“Our record shows that on average, hydromet [hydrological and meteorological] disasters happen once a year and at most twice per year. Now it’s six in the span of one year! It can’t be like this with us just waiting for the next disaster to happen. Something is wrong and it does not seem to be [only] climate change,” Mahar Lagmay, the director of the UP NOAH Center and an eminent scientist in the Philippines, told me in an interview after the second-deadliest typhoon hit the country on December 26, 2018.

Project NOAH (Nationwide Operational Assessment Hazards) is the predecessor of UP NOAH, also headed by Lagmay.

Project NOAH was a flagship program of Benigno Aquino’s government in response to Typhoon Sendong in 2011. It was composed of disaster mitigation and prevention projects funded by the Department of Science and Technology.

With its state-of-the-art technology and trained scientists, it was instrumental in identifying areas that would be hit by hazards at a particular time. The Mines and Geosciences Bureau has maps that have all places in a community mapped with hazards and depicts historical records of hazards, while Project NOAH maps identify the safest places in a community and hazards bigger than what the community has experienced.

“Disasters happen [for] many reasons,” Lagmay said. “In my opinion, something that is lost along with a series of ‘disasters with mass casualties’ is the hazard-specific, area-focused, and time-bound warnings provided by the National Disaster Risk Reduction and Management Council through the Pre-Disaster Risk Assessment during the period from 2014 to mid-2017.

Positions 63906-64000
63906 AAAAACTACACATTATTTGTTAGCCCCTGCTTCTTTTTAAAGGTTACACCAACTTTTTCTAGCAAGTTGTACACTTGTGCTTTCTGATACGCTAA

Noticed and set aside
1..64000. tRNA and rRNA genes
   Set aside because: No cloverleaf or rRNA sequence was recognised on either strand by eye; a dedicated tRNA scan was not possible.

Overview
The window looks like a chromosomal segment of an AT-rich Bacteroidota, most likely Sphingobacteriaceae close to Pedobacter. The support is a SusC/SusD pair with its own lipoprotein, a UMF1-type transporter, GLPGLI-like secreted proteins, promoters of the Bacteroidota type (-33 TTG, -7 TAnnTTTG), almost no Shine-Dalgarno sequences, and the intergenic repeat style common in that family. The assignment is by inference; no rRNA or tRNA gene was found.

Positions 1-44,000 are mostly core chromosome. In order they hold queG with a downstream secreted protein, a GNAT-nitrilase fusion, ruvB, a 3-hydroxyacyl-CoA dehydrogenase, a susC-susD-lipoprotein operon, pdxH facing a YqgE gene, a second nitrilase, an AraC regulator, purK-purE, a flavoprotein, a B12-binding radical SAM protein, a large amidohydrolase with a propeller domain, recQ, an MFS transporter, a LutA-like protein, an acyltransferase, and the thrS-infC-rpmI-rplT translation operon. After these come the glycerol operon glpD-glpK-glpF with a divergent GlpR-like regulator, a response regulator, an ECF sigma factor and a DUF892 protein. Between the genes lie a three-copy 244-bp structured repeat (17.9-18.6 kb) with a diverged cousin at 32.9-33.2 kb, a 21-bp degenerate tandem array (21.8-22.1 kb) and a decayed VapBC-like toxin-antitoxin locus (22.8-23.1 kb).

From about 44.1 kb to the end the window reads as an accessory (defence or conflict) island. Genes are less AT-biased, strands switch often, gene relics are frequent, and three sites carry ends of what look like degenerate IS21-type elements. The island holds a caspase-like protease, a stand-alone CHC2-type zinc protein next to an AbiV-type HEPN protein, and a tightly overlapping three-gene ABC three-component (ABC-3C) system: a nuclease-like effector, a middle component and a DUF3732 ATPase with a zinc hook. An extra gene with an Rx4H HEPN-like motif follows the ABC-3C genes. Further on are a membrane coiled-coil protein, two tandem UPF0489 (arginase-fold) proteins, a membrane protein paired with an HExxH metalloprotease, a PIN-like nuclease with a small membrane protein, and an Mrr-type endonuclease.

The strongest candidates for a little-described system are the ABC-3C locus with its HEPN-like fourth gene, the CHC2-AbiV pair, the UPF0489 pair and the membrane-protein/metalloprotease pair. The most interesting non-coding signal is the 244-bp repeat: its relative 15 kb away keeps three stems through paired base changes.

“Instead, we have restored general warnings where many provinces [sometimes 30 or more] have [all] been listed as flood and landslide-prone areas.”

In 2015, Typhoon Yolanda hit Tacloban. Project NOAH was instrumental in forecasting the storm surge.

Project NOAH’s effectiveness was tested during Typhoon Haiyan on November 8, 2013, touted as the most powerful typhoons in recorded history. It had maximum sustained winds reaching 315km/h with gusts up to 379km/h just before landfall. Tacloban City in Leyte, central Philippines, was hit hard by the storm surge, leaving 6,300 dead, 1,061 missing, and scores injured or displaced.

In an assessment paper titled “Devastating Storm Surges of Typhoon Haiyan,” the blame was not entirely put on the typhoon itself but on the inadequate action of the concerned local government units in the central Philippines region, despite the warnings on radio, television, and social media about the storm surge.